2012
Dec 28

DIY: Personalized Journal

by Hannah Holt »

14 comments


The New Year is almost here. I’m not a resolutionist. Resolutions seem more like ultimatums than goals, and I’m not a big fan of ultimatums.

Instead I try to go with the flow.

Along with my goal setting, I keep a regular but eclectic journal. My journal is part meditations/part shopping list/part brainstorming station.

“Goals that are not written down are just wishes.”

~ Unknown

I like my journal to reflect a bit of me was well. Here’s how you can take a common composition notebook and fancy it up.

What you’ll need:

  • a foam brush
  • Mod Podge glue
  • scissors
  • a composition notebook
  • scrapbook paper

1) Measure and cut your paper to the size of the notebook.

2) Paint glue onto the outside of the notebook.

3) Press the paper onto the notebook, and firm it into place by scraping over the top of the paper with a plastic card.

4) If needed, trim the edges. Let the glue dry completely before using.

Happy (almost) New Year!


2012
Dec 18

Feelings Coloring Pages

by Hannah Holt »

6 comments


Feelings have been on my mind this weekend. My heart goes out to those in the Newton, Connecticut community. The events from this weekend make me feel heartsick.

When my seven-year-old got off the school bus today, the shooting was the first thing he wanted to talk about. He’s taking it well, but I’m making an extra effort to keep the lines of communication open.

If your child is worried or if he or she just wants to talk about feelings, I put together a few coloring pages:

You can click here for the pdf version of the coloring book or below for the individual jpgs.

 

I patterned the pages in this coloring book after the different stages of grief.

I also created several “fill in your own feelings” pages:

Here are a few additional resources for helping children through difficult times:

Wherever you are and whatever you are facing, I hope these pages help your children explore their feelings in a safe and nurturing way.


2012
Dec 12

Parties, Persimmons, and Ginger Squares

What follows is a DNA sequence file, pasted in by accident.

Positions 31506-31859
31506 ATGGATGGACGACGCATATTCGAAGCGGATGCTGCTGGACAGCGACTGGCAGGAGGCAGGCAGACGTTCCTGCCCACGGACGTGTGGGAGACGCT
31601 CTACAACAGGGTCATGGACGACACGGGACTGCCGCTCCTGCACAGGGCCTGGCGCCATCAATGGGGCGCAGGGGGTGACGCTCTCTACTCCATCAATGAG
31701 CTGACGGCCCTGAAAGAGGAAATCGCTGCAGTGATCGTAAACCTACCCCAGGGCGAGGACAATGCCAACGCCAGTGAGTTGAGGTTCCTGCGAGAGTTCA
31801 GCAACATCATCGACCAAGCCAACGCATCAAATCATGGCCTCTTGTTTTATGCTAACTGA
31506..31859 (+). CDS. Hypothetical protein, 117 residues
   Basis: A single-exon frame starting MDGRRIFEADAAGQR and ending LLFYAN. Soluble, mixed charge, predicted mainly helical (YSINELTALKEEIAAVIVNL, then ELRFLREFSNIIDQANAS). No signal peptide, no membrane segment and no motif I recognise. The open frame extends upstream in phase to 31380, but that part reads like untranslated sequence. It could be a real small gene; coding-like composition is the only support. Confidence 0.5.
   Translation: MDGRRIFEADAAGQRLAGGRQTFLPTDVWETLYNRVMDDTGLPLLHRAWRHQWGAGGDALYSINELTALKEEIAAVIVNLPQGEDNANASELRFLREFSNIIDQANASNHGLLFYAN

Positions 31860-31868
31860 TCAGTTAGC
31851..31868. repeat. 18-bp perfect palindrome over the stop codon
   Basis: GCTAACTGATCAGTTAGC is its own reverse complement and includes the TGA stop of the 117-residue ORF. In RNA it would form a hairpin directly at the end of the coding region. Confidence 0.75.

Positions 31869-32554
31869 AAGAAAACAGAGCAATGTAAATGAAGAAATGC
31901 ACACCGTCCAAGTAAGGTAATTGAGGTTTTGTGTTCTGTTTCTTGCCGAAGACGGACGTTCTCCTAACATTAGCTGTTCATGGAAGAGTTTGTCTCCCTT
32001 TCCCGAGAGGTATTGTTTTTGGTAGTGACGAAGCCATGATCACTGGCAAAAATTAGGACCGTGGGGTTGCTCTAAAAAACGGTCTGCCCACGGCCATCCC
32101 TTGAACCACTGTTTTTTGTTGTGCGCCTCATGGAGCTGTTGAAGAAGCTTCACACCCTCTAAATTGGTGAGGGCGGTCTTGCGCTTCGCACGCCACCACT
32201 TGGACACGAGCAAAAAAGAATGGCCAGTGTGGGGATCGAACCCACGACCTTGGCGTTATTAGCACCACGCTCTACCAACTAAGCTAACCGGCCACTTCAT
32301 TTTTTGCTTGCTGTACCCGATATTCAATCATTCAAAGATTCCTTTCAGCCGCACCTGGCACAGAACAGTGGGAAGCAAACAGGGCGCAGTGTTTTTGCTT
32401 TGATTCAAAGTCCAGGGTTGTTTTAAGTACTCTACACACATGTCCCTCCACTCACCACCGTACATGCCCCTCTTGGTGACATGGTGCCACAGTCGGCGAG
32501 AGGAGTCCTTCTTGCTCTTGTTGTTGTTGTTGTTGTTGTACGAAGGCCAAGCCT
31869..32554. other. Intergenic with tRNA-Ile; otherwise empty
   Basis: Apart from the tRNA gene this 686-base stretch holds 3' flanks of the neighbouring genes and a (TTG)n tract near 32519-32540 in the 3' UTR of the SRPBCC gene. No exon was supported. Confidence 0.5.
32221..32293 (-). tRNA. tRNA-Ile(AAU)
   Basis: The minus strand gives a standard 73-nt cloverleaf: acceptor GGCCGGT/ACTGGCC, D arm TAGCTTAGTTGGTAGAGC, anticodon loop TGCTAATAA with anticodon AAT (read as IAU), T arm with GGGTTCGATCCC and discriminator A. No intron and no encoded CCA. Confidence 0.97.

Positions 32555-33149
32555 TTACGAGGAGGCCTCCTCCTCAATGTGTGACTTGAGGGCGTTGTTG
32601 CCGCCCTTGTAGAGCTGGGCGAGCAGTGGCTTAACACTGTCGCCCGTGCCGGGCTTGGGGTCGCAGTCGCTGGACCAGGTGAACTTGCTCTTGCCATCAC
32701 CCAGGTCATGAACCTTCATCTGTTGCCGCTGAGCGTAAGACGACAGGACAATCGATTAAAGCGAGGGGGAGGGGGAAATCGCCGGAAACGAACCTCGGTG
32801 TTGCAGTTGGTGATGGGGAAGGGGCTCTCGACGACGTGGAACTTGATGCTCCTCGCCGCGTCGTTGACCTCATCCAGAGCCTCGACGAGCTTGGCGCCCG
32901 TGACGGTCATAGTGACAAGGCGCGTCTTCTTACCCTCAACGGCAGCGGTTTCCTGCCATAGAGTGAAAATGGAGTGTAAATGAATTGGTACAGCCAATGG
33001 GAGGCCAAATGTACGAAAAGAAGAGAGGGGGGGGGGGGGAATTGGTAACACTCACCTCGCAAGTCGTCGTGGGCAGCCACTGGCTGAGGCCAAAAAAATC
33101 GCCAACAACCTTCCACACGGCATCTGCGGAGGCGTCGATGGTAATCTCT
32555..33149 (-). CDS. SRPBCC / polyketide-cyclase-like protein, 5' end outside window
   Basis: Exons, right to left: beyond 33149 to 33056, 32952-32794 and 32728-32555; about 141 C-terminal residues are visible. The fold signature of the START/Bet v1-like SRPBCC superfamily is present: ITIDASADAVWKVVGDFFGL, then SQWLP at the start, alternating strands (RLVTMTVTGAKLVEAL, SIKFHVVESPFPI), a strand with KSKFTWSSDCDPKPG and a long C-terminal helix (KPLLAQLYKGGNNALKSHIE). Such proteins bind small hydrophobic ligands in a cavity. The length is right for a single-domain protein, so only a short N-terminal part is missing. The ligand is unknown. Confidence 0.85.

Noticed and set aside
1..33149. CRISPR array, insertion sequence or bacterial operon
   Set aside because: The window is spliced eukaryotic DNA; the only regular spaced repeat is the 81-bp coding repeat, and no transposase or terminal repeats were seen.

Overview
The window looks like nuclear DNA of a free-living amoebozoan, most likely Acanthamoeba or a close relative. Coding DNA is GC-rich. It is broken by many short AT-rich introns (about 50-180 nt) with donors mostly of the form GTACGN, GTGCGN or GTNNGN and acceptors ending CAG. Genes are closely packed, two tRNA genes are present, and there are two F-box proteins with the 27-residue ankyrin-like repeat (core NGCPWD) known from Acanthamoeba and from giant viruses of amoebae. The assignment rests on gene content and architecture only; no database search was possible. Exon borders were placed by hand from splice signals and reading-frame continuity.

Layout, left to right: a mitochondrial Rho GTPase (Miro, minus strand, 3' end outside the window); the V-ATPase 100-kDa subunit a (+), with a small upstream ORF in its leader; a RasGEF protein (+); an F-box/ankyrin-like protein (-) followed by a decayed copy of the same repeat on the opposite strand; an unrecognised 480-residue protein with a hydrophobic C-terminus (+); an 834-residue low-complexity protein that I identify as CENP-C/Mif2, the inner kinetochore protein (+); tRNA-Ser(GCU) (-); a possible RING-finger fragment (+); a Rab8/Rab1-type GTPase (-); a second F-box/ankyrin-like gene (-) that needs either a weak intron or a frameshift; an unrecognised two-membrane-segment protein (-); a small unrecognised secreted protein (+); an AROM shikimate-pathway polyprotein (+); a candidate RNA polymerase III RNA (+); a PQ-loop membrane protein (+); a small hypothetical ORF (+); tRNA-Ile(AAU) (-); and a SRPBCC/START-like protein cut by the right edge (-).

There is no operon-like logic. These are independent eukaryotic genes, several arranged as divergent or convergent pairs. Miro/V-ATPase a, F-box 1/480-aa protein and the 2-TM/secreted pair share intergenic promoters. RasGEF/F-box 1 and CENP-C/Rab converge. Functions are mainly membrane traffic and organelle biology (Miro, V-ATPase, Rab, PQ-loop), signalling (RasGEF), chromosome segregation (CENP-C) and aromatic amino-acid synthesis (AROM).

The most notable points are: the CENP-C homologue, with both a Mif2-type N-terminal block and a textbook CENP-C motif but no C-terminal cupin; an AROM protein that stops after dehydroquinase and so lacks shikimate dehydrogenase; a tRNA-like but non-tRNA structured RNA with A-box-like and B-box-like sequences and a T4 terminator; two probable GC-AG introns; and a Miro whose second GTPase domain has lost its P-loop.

by Hannah Holt »

38 comments


Today is one of those fun dates: 12/12/12. It’s even more special for me because I recently turned a score and a dozen years old.

I love birthdays. Well, mostly I love cake. This week I ate plenty of cake, and now I’m in a plenty good mood. Here are some of the highlights from my week:

  • I finished Julie Hedlunds 12×12 challenge.
  • Just over a week ago, I finished Tara Lazar’s PiBoIdMo challenge.
  • The persimmon tree in my backyard is starting to come into season.
  • Six happy little persimmons were turned into this recipe for cake by Emiko Davies.
  • My cute husband also turned another year older, and later this week we will celebrate our nine year anniversary.
  • My oldest turned seven. I have a seven-year-old!
  • I found my first grey hair, but let’s call it silver.

December is in full swing and that means it’s time to make one of my favorite snacks of the year– ginger squares. It’s basically a recipe for gingerbread people but cut it into squares (and I use whole-wheat flour to feel less guilty about eating them by the fistful).

Ginger Squares

  • ¾ cup packed brown sugar
  • ½ cup butter, softened
  • 2 large eggs
  • ¼ cup molasses
  • 2 teaspoons ground ginger
  • ½ tsp cinnamon
  • ½ tsp nutmeg
  • ½ tsp cloves (optional)
  • ½ tsp salt
  • 1 ½ tsp baking soda
  • 3 cups wheat flour, plus more for dusting work surface
  1. Preheat oven to 375° F.

  2. Beat butter and sugar together for two minutes

  3. Add the molasses and eggs, and beat until well combined (it will look a little grainy; that’s okay).

  4. Add the spices to the wet mixture, then the baking soda, and finally the flour. You don’t need to combine the dry ingredients together first. Just add them one at a time to the wet mixture. (I almost never use two bowls when making cookies.)

  5. Mix until combined, and then wrap the dough in plastic wrap and set in the fridge for one hour. The dough will be too sticky to handle if you don’t chill it first.

  6. Roll the dough out on a cutting board until it’s about the thickness of two nickles.

  7. Slice the dough into one-inch squares using a pizza cutter (or sharp knife).

  8. Place the squares at least ¼ inch apart on a greased cookie sheet and bake in the oven for 6-9 minutes. Six minutes will yield a very soft square, while 9 minutes will result in a crunchier cookie. Actual oven temperatures vary. Adjust the time as needed for desired texture.

 


2012
Dec 06

Turtle Taters

by Hannah Holt »

8 comments